Creative difficulties with practicing


#1

I’ve been working on a few picking techniques for a couple of months but I feel like I’m hitting a creative brick wall.
I do the Gilbert ascending/descending 6’s and I’ve been doing a variation of the MAB 4’s pattern.
I see a lot of improvement since I started doing them but I feel like every time I pick up the guitar those are the only things I do (outside of my regular lesson material).
I have watched probably most of the videos here as well as the licks Troy demonstrates but I can’t seem to find inspiration.
For example:
I’m a primary UWPS player so naturally I gravitated towards the Strunz and Farrah seminars. However I feel like a bunch of the licks demonstrated are chromatic type licks and I’m hesitant to drill them because they seem to have less of a musical application than say, a diatonic practice drill.
I struggle to get DWPS licks working, however I did just begin to experiment with starting those licks with an upstroke so I’ll see how that goes.
Anyone else feel like they are having a lack of creatively coming up with licks to practice? How are you/did you overcome this?


#2

Very true for me as well! Sometimes I sit down and try to write “etudes” containing the techniques I’m interested in (typicall using the 12-bar blues as the underlying harmony), but it can take a lot of time and effort to write something vaguely musical, so I don’t manage that often :sweat:


#3

There are a million cool things you can do with any setup. You’re gonna have to get used to starting licks with upstrokes sometimes though. The 2nps shapes are loads of fun. You can play pentatonic stuff, 7th arpeggios, diatonic scale fragments, all kinds of rad shit. Just get used to starting licks and phrases on upstrokes and it’ll open up your entire world.


#4

It’s nice to know that I’m not alone!!
You know, this site is chock full of more licks that I could master but yet I feel like I’m just not finding them.


#5

Yeah, I suppose I can go back and look at some Yngwie and EJ licks provided I try starting with upstrokes.
Even though you made some suggestions of things to try I sometimes feel I don’t know where to start or if the things I’m practicing are the “right” things to practice.
If that makes sense.
For instance, sure I know how to fret a 7th arpeggio but I’m not exactly what to practice concerning that arpeggio. Straight up and down only gets you so far, and I’m not sure how to sequence an arpeggio or if that’s even a thing…etc etc etc


#6

I guess it comes down to what kind of sounds you want to make. Ripping up and down scale shapes and arpeggios is fine at first just to learn the technique and get used to the movements but it’s when you link these bits and pieces together in creative ways that the real fun starts. I’m an UWPS guy too, btw.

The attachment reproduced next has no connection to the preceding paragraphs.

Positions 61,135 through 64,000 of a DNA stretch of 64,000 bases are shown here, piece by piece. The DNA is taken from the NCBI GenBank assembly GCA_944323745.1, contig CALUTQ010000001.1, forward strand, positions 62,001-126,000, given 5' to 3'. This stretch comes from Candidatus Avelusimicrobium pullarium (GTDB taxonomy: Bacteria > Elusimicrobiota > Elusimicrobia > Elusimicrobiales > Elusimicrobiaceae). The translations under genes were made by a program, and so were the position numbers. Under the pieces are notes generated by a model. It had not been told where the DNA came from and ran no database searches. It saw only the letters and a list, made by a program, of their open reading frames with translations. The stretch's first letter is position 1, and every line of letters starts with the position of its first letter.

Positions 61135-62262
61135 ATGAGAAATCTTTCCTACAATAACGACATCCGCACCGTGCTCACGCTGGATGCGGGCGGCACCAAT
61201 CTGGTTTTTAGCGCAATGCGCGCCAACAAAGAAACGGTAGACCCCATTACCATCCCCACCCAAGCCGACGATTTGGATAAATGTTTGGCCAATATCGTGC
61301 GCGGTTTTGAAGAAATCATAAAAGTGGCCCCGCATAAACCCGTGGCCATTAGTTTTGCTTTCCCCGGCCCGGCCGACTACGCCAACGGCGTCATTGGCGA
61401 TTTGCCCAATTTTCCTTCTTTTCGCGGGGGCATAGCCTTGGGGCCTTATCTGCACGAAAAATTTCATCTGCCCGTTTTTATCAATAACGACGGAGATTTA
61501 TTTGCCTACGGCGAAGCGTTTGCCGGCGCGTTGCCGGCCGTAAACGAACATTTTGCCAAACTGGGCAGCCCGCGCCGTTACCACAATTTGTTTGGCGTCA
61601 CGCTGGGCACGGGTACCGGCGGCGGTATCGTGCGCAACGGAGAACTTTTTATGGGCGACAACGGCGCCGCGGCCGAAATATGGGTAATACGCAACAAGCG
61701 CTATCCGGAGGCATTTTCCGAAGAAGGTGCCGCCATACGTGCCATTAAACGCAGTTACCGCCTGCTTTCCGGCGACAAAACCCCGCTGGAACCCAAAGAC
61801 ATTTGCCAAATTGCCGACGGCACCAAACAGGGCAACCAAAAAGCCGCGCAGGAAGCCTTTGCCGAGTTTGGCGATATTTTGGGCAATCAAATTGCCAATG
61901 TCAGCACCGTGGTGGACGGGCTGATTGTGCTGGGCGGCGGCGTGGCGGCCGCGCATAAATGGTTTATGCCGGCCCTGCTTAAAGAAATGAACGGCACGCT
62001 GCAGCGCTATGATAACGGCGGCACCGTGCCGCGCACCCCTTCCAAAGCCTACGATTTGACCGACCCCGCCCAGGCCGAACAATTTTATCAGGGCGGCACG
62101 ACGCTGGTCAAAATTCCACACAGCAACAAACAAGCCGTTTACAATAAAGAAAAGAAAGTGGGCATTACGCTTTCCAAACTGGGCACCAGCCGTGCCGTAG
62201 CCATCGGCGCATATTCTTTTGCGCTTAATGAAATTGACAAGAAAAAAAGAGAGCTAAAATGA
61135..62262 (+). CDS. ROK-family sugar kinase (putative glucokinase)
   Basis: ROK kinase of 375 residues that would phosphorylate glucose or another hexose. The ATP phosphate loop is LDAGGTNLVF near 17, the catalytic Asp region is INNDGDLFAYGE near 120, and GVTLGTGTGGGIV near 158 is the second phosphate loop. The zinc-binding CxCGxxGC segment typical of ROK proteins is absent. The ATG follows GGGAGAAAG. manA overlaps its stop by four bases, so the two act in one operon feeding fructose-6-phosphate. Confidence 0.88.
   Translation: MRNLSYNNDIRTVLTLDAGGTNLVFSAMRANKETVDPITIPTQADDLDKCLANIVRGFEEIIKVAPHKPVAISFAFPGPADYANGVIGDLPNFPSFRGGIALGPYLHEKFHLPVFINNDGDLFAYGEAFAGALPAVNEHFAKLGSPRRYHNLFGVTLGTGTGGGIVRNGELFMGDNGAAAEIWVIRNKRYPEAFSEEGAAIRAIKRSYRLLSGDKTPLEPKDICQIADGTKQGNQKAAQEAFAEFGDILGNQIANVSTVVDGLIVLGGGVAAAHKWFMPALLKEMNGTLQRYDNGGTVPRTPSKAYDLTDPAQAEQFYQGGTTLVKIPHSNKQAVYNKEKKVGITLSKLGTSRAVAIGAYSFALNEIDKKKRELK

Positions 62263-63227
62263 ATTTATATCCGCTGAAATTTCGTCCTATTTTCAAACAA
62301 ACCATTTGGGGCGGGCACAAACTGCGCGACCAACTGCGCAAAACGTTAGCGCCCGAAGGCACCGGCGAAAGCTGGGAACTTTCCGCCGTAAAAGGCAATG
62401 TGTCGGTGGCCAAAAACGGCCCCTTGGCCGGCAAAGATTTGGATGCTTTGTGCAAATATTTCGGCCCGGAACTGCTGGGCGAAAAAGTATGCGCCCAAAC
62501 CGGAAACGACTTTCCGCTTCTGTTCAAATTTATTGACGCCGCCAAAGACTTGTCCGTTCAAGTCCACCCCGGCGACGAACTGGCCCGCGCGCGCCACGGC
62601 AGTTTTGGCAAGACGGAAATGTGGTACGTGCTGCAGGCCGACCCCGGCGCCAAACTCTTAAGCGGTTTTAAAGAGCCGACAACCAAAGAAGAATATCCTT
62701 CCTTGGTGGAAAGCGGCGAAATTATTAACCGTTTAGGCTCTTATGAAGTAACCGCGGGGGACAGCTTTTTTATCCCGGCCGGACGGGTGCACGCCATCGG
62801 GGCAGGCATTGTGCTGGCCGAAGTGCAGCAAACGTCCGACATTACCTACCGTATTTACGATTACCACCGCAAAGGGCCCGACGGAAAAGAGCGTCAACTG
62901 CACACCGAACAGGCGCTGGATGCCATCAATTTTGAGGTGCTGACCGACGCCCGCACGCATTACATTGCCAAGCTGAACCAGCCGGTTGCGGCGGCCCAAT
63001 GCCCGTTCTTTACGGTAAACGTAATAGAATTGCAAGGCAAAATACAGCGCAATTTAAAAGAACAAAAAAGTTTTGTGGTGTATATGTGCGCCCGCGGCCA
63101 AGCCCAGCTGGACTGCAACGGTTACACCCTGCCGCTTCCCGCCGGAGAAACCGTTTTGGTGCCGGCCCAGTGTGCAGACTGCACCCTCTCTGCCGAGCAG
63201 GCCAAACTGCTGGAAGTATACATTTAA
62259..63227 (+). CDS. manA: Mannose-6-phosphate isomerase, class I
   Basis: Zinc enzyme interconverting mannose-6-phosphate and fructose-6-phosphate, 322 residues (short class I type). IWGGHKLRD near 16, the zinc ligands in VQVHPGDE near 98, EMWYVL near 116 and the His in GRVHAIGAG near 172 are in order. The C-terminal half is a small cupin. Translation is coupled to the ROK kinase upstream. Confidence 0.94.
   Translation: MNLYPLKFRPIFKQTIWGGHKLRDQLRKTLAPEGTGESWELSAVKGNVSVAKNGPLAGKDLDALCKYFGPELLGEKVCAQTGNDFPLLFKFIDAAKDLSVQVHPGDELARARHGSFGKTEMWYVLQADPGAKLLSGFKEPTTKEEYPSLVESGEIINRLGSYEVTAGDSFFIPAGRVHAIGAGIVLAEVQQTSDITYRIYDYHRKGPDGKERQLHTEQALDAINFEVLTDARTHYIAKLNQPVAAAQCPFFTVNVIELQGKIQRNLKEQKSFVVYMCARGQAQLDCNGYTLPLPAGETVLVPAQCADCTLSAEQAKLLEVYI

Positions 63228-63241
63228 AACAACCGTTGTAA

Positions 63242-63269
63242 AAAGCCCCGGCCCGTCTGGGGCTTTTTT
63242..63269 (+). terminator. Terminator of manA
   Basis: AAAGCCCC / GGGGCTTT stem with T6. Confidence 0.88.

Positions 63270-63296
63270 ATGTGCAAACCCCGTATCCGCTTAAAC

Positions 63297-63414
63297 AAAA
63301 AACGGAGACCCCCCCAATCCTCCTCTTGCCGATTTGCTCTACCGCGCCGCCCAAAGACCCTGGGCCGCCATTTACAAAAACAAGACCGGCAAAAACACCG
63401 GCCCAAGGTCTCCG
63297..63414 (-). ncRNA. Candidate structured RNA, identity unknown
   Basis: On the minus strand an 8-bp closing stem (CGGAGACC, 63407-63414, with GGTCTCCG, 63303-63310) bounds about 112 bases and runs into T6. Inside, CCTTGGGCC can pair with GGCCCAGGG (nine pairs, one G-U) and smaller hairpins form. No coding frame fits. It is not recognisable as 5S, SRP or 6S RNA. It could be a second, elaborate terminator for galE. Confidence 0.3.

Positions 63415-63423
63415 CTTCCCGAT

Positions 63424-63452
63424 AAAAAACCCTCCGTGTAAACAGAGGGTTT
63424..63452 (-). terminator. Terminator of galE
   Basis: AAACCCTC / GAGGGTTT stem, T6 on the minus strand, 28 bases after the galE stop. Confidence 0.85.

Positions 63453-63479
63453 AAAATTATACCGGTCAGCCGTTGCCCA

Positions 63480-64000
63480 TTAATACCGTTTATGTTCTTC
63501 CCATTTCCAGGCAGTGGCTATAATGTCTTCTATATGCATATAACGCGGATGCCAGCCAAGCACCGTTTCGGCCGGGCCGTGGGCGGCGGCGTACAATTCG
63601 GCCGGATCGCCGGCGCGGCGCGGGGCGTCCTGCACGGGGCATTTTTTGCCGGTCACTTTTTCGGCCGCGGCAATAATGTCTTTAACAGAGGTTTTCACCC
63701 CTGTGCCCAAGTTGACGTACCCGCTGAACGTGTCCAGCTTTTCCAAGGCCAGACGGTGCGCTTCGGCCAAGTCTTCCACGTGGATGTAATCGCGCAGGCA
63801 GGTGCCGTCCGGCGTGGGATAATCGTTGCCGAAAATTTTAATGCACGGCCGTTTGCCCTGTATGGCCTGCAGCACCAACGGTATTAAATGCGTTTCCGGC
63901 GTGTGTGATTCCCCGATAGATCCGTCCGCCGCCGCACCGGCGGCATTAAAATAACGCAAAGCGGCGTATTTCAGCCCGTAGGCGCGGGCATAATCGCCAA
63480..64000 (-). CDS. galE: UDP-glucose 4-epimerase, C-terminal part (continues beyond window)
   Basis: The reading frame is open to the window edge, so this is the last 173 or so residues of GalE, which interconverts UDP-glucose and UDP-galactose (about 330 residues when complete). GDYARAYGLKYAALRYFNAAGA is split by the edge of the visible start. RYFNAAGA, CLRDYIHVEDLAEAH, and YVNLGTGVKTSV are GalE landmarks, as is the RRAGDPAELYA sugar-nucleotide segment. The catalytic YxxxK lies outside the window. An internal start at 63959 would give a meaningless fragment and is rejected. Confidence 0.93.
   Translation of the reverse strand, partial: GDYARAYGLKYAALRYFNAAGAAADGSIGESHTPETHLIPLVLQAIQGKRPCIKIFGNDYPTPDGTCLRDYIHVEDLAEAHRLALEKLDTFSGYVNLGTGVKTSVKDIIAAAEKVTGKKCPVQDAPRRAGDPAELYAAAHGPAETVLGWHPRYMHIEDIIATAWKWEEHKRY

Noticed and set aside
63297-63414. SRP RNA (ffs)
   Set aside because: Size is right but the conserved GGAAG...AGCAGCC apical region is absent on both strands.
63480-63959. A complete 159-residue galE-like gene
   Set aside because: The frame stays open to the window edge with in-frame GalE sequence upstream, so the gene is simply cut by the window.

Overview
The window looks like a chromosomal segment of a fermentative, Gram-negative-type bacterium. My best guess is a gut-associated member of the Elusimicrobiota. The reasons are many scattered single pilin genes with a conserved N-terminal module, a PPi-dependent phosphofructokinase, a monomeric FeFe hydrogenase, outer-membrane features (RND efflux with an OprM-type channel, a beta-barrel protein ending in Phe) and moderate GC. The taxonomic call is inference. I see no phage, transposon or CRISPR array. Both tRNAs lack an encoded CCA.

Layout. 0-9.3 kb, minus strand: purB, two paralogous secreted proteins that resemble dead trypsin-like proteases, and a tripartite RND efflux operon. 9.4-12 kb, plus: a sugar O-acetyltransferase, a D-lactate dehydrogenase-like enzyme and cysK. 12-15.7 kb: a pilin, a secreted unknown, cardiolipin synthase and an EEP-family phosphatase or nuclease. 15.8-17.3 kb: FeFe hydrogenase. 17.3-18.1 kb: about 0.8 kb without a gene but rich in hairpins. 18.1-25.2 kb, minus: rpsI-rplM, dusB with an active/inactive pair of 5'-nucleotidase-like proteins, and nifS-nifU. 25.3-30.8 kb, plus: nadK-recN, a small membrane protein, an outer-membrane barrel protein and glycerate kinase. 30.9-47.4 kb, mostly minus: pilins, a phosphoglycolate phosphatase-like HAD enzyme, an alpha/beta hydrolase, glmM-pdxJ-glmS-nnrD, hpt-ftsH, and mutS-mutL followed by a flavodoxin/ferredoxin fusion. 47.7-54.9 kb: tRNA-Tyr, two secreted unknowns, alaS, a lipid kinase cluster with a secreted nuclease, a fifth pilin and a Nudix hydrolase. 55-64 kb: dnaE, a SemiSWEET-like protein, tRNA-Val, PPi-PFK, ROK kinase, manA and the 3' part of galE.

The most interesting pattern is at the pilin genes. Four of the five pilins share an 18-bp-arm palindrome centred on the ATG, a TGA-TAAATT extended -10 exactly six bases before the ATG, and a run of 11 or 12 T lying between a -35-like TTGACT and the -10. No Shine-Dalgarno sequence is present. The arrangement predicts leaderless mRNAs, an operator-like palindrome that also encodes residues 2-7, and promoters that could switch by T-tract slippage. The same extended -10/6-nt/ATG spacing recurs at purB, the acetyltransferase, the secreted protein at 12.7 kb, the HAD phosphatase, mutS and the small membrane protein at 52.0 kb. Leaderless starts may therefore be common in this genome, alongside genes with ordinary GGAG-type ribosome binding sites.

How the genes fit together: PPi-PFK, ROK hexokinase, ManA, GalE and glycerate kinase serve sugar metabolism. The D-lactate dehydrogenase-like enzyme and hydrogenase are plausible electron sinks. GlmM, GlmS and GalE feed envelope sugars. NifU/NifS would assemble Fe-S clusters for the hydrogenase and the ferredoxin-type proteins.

So here’s what I would do.

Learn some 4-note scale fragments that you can arrange into 2nps shapes and practice them up and down the fretboard on the 2nd+3rd strings. These little guys are great to link our standard box shapes together. Learn them in your favourite diatonic key so that they sound good when you link them together. Learn them going up and down. Maybe try pentatonic fragments if you get bored. Just drill them under your fingers a little bit.

Next, use 2nps 7th chord arpeggios and pick a key, like G major. Try ascending through a Gmaj7, then descending on the Amin7, ascending on Bmin7, so on. Just little drills to teach yourself some shapes. Then hit up the Malmsteen-6-note pattern. Then try some EJ 5s. Whatever.

I would only spend maybe 10%-20% of your practice time on stuff like this.

For me, the creative element comes into play when I try to turn these shapes and figures into actual melodic phrases. No one actually plays scale-tone 7th arpeggios in a solo, but you could start with an Amin pentatonic lick in your standard box, then slide into a Cmaj7 argpeggio (which you’ve been drilling lately!) which could guide you beautifully another Amin pentatonic box higher on the neck. Or maybe the next chord is a Dmaj, so you resolve into an F# with some sexy vibrato instead! Or whatever!

The sooner you give yourself musical problems to solve, the sooner you’ll start using this stuff and finding interesting and creative ways to apply it.


#7

That’s fantastic advise…thank you for taking the time to help.
Much of my problem is that I never worked on the technique aspect when I was developing. Oftentimes, when I encountered something difficult I tried, but pretty easily gave up thinking that I just couldn’t do that particular thing.
I knew early on that I was an UWPS even though I didn’t know there was a name for it or that it was a thing, even. And for all these years I thought I was doing it wrong, believing that I was supposed to slant the other way. It was never comfortable so I just continued to do it my way.
Now,there are plenty of techniques that I can execute well but these that I’ve been working on are the one I could never tackle. Now that I know that my slant isn’t wrong and that it’s perfectly acceptable it’s like I’m sort of beginning again.
I just need to find a way to take the first step of taking these technical aspects and turning them into real life musical ideas.
You’ve helped point me in the right direction so again, thank you!!